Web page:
Giorgio de Chirico, (born July 10, 1888, Vólos, Greece—died Nov. 19, 1978, Rome, Italy) was an Italian painter who, with Carlo Carrà and Giorgio Morandi, founded the style of Metaphysical painting.
After studying art in Athens and Florence, de Chirico moved to Germany in 1906 and entered the Munich Academy of Fine Arts. His early style was influenced by Arnold Böcklin’s and Max Klinger’s paintings, which juxtapose the fantastic with the commonplace. By 1910 de Chirico was living in Florence, where he began painting a unique series of landscapes. Moving to Paris in 1911, de Chirico gained the admiration of Pablo Picasso and Guillaume Apollinaire.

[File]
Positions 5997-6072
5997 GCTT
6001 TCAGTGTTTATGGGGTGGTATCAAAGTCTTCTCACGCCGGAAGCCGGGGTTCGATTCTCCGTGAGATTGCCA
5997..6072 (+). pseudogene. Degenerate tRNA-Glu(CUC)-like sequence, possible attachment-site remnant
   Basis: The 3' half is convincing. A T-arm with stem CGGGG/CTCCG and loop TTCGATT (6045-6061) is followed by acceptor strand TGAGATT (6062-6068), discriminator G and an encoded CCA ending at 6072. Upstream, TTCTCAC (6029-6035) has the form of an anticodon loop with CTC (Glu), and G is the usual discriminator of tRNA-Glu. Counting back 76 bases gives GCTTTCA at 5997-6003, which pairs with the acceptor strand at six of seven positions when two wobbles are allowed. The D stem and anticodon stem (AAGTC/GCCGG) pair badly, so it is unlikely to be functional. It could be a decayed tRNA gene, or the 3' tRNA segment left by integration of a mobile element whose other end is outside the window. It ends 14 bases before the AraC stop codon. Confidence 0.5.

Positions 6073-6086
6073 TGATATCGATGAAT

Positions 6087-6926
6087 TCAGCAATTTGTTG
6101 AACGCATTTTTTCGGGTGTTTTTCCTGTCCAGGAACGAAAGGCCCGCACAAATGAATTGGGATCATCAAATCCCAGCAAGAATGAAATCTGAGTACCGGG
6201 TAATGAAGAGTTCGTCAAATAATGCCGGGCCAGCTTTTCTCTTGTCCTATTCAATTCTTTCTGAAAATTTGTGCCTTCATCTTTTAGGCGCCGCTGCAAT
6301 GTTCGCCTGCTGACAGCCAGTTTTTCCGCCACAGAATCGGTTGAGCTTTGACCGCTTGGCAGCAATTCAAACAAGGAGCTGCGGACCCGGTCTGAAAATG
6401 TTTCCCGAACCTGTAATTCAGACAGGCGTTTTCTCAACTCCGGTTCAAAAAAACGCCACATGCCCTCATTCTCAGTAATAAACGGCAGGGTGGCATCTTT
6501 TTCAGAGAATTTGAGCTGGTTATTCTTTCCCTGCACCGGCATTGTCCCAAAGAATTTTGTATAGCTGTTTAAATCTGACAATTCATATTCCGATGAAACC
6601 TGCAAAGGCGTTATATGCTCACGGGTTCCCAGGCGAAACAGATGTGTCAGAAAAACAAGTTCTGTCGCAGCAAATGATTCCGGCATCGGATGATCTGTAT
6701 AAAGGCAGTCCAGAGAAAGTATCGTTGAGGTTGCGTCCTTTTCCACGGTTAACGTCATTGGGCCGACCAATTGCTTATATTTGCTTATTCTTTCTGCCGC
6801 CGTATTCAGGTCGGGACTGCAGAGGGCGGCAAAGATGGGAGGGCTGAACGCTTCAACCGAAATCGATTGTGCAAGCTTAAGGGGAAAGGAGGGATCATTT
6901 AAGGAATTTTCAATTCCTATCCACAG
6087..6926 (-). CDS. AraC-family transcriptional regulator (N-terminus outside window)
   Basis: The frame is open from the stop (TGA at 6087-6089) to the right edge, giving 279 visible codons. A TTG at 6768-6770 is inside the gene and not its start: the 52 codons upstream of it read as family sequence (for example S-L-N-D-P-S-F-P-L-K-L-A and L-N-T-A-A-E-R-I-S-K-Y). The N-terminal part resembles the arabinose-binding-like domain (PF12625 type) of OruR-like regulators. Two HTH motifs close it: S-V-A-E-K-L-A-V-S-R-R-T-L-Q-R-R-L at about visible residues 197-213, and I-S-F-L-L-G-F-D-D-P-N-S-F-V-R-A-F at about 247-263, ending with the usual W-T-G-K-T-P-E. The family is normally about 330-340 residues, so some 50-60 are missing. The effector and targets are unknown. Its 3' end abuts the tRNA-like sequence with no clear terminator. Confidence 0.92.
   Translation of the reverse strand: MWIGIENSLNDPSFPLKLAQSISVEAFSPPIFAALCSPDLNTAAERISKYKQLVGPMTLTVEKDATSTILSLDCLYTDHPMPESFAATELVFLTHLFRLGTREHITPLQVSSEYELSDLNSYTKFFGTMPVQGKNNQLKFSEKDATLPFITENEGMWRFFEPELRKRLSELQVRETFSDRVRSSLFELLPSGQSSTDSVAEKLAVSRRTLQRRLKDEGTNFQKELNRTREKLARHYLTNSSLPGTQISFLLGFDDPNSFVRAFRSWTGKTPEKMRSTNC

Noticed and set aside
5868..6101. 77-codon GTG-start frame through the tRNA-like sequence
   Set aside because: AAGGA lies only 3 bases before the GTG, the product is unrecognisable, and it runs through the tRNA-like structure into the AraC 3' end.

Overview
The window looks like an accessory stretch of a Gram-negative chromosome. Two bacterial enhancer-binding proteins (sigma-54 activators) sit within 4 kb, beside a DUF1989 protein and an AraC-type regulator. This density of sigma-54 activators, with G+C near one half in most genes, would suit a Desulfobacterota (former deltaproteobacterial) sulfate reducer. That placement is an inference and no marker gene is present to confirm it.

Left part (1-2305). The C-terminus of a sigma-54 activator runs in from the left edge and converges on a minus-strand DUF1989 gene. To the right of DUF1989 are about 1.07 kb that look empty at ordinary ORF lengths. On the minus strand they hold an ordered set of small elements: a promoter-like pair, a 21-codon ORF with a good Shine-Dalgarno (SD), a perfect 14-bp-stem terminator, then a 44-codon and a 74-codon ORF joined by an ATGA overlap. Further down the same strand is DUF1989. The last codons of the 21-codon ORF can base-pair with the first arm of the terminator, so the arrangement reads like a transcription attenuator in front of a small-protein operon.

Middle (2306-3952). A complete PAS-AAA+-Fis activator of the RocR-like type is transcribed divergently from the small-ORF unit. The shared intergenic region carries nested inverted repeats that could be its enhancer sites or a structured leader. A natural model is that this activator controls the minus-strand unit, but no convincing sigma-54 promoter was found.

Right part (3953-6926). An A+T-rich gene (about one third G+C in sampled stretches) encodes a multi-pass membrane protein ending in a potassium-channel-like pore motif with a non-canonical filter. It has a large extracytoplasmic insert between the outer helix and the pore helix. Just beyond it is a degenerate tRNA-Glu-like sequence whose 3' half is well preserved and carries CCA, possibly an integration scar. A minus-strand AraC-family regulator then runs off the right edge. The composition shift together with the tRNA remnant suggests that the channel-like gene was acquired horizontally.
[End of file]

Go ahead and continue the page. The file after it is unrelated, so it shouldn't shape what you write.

In 1915 de Chirico was conscripted into the Italian army and stationed at Ferrara, Italy. There, he was able to continue making art and practiced a modification of his earlier manner, marked by more compact groupings of incongruous objects. Diagnosed with a nervous condition, he was admitted into a military hospital, where he met Carlo Carrà in 1917; together the two artists developed the style they named Metaphysical painting. The element of mystery in de Chirico’s paintings dwindled after 1919, when he became interested in the technical methods of the Italian classical tradition. He eventually began painting in a more realistic and academic style, and by the 1930s he had broken with his avant-garde colleagues and disclaimed his earlier works.